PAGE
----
Roseland’s what? ADVERTISERS DUPED

From ANIMAL PEOPLE, October 1993:

CHICAGO, Illinois––A 32-page
semi-anonymous, categorical tabloid attack on
humane societies called Roseland’s Sizzle Pet
Shop Edition debuted at the September 10-11
Humane Society of the U.S. tri-regional confer-
ence in Schaumburg, Illinois, leaving the
assembled participants, “Quite astonished,” as
Chicago Anti-Cruelty Society executive director
Jane Stern put it.

Although issued by Roseland Business
Publishers, Inc., from P.O. Box 68458 in
Schaumberg, the Sizzle named only the
American SPCA, of New York City––and that
was in one of the less inflamatory articles. But
what the Sizzle lacked in specificity, it made up
for with innuendo. Offering no documentation
whatever of even one actual case, the Sizzle
charged on page 13, for instance, that “Shelters
normally won’t even consider bathing pets avail-
able for adoption. And shelter conditions, in
general, are filthy and contaminated beyond
belief…The drinking systems at most humane
societies are so antiquated that there is absolute-
ly no way to keep them free from gross contami-
nation…Pets are put into the crematoriums
unconscious but not dead. The heat of the cre-
matorium shocks them back into consciousness
and they suffer cremation completely alive,
alert, and awake…”
The listed editor, the only individual
credited for anything in the Sizzle, was one Joan
Dahlgren. And surprisingly, it carried a full com-
plement of advertising from some of the best-
known firms in the pet supply business, some of
whom do much of their volume with humane
societies.
Most of the advertisers were surprised,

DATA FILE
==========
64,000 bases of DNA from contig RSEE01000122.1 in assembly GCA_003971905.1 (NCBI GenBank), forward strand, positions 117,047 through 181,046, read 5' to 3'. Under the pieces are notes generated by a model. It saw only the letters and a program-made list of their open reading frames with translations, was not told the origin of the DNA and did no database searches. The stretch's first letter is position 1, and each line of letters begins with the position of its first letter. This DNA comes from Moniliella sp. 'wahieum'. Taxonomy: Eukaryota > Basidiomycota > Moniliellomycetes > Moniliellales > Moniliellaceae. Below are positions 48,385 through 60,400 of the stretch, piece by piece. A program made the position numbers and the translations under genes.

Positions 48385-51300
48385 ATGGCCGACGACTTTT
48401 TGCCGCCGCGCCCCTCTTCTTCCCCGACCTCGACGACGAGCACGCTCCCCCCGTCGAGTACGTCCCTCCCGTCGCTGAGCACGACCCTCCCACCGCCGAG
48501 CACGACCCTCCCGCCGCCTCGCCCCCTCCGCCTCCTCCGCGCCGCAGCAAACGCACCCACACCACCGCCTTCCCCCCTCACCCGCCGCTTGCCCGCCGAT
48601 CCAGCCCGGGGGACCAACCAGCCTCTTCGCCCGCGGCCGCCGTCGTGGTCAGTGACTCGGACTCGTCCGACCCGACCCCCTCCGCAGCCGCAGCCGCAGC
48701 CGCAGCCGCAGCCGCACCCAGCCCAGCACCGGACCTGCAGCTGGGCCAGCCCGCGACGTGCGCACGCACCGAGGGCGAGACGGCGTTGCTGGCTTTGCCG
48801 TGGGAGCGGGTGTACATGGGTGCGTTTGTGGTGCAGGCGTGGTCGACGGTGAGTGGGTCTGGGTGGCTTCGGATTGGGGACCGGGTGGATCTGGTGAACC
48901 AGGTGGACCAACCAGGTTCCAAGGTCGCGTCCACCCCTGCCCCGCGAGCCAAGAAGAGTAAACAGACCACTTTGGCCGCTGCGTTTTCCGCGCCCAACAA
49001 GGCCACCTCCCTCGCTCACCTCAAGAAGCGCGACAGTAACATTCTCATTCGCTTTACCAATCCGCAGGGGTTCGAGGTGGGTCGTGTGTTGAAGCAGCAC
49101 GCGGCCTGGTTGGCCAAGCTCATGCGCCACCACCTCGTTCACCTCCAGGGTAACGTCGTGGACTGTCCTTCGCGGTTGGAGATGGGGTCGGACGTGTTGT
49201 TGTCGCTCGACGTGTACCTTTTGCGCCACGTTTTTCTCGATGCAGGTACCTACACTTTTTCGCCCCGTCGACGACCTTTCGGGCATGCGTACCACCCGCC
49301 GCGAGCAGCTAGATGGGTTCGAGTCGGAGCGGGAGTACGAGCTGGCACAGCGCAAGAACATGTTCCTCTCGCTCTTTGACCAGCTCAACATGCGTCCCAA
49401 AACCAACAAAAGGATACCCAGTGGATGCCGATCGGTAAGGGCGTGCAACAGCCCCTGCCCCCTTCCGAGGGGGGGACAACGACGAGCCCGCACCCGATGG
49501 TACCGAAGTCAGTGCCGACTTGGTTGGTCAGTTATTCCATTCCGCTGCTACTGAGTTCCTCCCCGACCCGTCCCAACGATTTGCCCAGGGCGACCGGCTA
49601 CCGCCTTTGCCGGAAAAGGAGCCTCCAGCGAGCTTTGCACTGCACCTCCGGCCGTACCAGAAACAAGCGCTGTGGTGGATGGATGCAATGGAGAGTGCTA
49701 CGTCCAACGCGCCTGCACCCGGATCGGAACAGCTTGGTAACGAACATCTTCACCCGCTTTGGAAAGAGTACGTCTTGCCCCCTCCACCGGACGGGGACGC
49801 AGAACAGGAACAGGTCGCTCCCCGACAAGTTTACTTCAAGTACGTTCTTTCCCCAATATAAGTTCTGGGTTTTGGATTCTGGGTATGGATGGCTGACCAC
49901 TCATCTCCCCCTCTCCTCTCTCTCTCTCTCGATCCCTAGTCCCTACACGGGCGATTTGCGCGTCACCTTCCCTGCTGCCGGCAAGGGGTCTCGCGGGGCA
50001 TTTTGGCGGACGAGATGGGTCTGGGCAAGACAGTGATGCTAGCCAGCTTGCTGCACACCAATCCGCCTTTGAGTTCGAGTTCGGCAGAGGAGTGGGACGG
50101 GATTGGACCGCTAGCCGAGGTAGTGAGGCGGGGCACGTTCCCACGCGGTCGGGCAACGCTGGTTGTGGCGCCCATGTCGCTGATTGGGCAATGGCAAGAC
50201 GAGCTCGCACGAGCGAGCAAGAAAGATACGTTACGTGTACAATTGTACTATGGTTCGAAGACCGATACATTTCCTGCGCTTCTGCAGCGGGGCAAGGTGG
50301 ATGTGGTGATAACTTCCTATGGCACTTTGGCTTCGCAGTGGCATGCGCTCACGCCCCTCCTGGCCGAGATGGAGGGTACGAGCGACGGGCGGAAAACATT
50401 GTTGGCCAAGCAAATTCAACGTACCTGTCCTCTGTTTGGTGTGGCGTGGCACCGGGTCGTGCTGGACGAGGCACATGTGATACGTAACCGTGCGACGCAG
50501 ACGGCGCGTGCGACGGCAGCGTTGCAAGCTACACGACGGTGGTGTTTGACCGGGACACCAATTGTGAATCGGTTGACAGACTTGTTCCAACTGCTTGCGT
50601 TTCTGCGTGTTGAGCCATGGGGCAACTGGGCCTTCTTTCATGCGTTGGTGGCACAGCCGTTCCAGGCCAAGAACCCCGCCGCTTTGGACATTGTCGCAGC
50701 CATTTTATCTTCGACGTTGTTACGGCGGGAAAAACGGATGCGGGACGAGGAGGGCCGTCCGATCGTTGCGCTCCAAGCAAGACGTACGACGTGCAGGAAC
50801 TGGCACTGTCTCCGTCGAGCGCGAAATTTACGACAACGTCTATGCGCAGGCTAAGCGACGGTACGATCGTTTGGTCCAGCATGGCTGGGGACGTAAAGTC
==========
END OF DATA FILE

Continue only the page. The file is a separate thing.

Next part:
too––but two months earlier, when 6,000
copies were mailed to pet stores around the
country and 350 copies went to “distributors
and manufacturers reps,” according to the
highly professional Sizzle sales package.
“There was no indication in the
information that Roseland sent us as to the
type of editorial agenda this publication had,”
said Kristi Stoppleworth, sales and market-
ing manager for Cat Dancer Products, of
Neenah, Wisconsin. Instead, sales literature
said the Sizzle would be “thoroughly delight-
ful…highly readable and cartoon-intensive,”
conveying “a powerful message on behalf of
pet shops through good humor and fun.”
Stoppleworth cancelled her ad contract.
So did Ted Bilocki, of Malo and
Weste, in Linden, New Jersey. “We were
not aware as to the content,” he said. “We’ve
lifted our ads––we’re not fond of being asso-
ciated with a hate publication.”
Added Marion Cepican, creative
director for Valentine Inc., of Chicago,
“Believe me, you will never see another
Valentine ad associated with Sizzle, and our
advertising department will screen each pub-
lication much more thoroughly before allow-
ing our name to be associated with it. The
magazine was misrepresented completely.
Never did we imagine that the entire maga-
zine would be devoted to shelter bashing.
We fully support the humane societies, ani-
mal rehabilitation centers, and like associa-
tions. Always have. Always will.”
Bill Brown of the Rena Corporation
in Charlotte, North Carolina, confessed
some annoyance with strict screening proce-
dures at local animal shelters, but also can-
celled his ad in Sizzle. Of the advertisers
ANIMAL PEOPLE contacted, only James
Gorrell of Critter Outfitters in Chicago
defended Sizzle, criticizing animal shelters at
length in a two-page letter.
Both the sales package and the
Sizzle itself were apparently solo productions
of a Joan Meisenholder, operating from 7333
North Waukegan, in Niles, Illinois, which
like Schaumburg is a suburb of Chicago.
Briefly interviewed by ANIMAL PEOPLE,
Meisenholder claimed to have more than 25
years’ experience in dealing with humane
societies and animal rights groups, but nei-
ther the Anti-Cruelty Society nor Chicago
Animal Control nor the Chicago Animal
Rights Coalition could find any record of any
transactions or conflicts with either a Joan
Meisenholder or a Joan Dahlgren––who pur-
portedly was about to publish another install-
ment, to be mailed only to stores selling live
animals this time. She also accused ANI-
MAL PEOPLE of being a front for People
for the Ethical Treatment of Animals and “the
humane societies,” said she had plenty of
evidence to support everything she’d written
in her first volume, and refused to say any-
hing further.
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